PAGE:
Chapter 4 answers the question of whether participation in international trade actually increases the efficiency of carbon-neutral policy under tightly intertwined global production networks, and suggests the direction of the Green New Deal policy from an industrial perspective in connection to trade. As the discussions on international cooperation for carbon emission reduction expanded, the question of whether the expansion of international trade and openness actually help to reduce carbon emission was constantly raised. In this report, we attempted through an empirical analysis to determine whether the expansion of openness helps reduce carbon emissions. In particular, unlike existing literature, openness was interpreted in terms of the expansion of trade in intermediate goods and the development of a global production network (or global value chain (GVC)), and its impact was analyzed accordingly. The results in Chapter 4 provide supports to the existing discussion that trade expansion (in particular, expansion of forward participation) helps reduce carbon emissions, and that carbon leakage does not actually increase, with the latter being statistically significant. Based on this, Chapter 4 proposes the need to consider the effect of the current Green New Deal policy on securing economic efficiency and reducing carbon emissions following openness. In addition, it was discussed that a strategic openness policy can be used as an effective carbon reduction policy based on the direction of industrial structure transformation under the carbon-neutral policy.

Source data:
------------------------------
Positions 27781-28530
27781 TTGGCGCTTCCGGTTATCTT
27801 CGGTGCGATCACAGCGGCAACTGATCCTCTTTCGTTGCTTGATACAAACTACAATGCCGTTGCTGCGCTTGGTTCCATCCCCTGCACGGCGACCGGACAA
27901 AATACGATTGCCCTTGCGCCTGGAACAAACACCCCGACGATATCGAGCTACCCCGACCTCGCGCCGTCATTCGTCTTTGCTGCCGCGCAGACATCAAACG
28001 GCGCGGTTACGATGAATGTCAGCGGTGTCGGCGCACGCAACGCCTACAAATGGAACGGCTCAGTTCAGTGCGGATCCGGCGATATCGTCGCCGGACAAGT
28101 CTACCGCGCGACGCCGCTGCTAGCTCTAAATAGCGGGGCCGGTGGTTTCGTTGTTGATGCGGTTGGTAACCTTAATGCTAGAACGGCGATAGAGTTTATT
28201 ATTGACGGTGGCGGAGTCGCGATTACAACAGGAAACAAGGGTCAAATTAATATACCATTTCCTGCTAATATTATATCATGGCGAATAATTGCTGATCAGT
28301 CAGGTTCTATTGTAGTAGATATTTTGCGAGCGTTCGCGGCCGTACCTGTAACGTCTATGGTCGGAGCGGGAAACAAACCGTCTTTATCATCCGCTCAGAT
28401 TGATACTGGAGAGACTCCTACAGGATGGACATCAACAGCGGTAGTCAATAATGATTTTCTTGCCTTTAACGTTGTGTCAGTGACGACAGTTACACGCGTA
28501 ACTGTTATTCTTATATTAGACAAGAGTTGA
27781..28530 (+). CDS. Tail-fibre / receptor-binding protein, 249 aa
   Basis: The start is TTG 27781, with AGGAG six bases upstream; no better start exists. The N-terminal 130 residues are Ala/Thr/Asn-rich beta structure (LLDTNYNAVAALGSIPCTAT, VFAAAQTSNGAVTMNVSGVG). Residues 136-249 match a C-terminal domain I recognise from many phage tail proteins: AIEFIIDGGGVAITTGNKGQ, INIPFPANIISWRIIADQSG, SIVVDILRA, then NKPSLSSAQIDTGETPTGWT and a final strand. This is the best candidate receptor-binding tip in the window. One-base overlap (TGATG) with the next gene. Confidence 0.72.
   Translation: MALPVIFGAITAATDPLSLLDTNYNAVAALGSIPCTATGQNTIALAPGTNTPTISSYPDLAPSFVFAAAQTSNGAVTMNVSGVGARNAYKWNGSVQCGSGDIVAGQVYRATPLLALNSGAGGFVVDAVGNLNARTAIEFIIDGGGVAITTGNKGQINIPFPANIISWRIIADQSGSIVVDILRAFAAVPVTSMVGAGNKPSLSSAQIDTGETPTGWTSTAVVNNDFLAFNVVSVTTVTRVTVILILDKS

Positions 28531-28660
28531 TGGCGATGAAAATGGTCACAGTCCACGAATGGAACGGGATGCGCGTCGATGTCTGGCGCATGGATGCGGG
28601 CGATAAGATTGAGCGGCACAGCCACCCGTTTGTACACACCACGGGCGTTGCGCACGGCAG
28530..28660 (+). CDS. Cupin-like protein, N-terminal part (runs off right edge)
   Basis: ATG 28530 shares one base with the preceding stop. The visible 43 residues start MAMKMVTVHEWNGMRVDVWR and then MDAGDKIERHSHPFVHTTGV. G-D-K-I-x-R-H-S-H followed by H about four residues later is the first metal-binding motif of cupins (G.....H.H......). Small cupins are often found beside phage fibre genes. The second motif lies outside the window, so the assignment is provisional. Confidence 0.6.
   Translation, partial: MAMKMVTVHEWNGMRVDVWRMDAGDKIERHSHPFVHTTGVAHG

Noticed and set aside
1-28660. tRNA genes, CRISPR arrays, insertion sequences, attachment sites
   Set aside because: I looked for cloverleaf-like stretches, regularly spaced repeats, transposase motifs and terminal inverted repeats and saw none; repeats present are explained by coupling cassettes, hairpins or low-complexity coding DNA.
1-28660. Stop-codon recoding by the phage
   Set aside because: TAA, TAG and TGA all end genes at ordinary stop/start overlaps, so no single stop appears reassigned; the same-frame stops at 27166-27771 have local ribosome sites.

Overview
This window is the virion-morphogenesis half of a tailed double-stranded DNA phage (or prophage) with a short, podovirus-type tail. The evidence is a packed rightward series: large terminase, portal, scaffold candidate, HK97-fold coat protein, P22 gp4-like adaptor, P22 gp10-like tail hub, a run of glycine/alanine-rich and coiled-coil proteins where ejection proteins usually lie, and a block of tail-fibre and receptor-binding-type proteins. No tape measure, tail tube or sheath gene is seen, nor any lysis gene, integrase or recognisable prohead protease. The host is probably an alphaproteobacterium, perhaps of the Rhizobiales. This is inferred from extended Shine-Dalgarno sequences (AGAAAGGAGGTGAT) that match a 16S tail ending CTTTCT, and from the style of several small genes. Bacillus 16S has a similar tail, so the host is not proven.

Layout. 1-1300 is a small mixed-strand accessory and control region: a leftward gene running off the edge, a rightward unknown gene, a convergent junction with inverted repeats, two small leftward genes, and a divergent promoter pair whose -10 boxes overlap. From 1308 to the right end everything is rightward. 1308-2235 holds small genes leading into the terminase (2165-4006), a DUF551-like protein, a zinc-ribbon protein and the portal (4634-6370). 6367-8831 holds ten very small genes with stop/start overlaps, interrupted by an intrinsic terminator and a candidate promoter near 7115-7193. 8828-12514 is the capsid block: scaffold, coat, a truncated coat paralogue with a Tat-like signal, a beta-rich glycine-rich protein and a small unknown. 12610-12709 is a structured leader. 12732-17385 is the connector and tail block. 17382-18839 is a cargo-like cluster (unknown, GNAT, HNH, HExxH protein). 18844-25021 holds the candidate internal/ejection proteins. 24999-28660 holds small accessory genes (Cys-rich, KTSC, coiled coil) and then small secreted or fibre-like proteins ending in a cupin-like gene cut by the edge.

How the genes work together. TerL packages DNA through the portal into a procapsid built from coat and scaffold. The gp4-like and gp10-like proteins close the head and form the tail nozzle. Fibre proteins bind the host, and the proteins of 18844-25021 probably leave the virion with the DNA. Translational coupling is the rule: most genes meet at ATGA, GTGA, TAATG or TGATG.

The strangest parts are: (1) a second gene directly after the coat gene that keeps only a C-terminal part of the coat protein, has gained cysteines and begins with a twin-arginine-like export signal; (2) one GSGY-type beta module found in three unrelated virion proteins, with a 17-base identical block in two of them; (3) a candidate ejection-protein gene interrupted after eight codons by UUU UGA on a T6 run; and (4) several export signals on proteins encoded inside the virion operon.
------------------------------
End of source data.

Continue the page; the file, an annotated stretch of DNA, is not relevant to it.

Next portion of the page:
Chapter 5 attempts to answer whether each country’s current independent carbon-neutral policy is cost-effective. The analysis in Chapter 5 contains the discussions of previous Chapters 3 and 4. Basically, Caliendo and Parro’s (2015) multi-country/multi-industry model is introduced to analyze the impact of a carbon-neutral policy, such as the EU’s carbon border adjustment, on the global economy under global production networks. In addition, the amount of financial support from Korea’s Green New Deal needed to offset the negative economic effects of other countries’ independent carbon- neutral policies was derived by selecting hypothetical industrial combinations. The government has budget constraints so resources that can be put into the Green New Deal are limited. The result of the analysis is consistent with the discussion in Chapter 3. In order to increase the effectiveness of the Green New Deal under a situation where a national carbon-neutral policy reduces economic welfare, both the environment and trade aspects needs to be considered in policy measures. Based on this, Chapter 5 emphasizes that it is necessary to balance carbon intensity by industry, export competitiveness, and cost effectiveness of investment in designing the current Green New Deal. At the same time, since the input of the Green New Deal causes a significant financial burden, it leads to concerns about the need for a plan to reduce the government's fiscal input by using a more market-friendly system.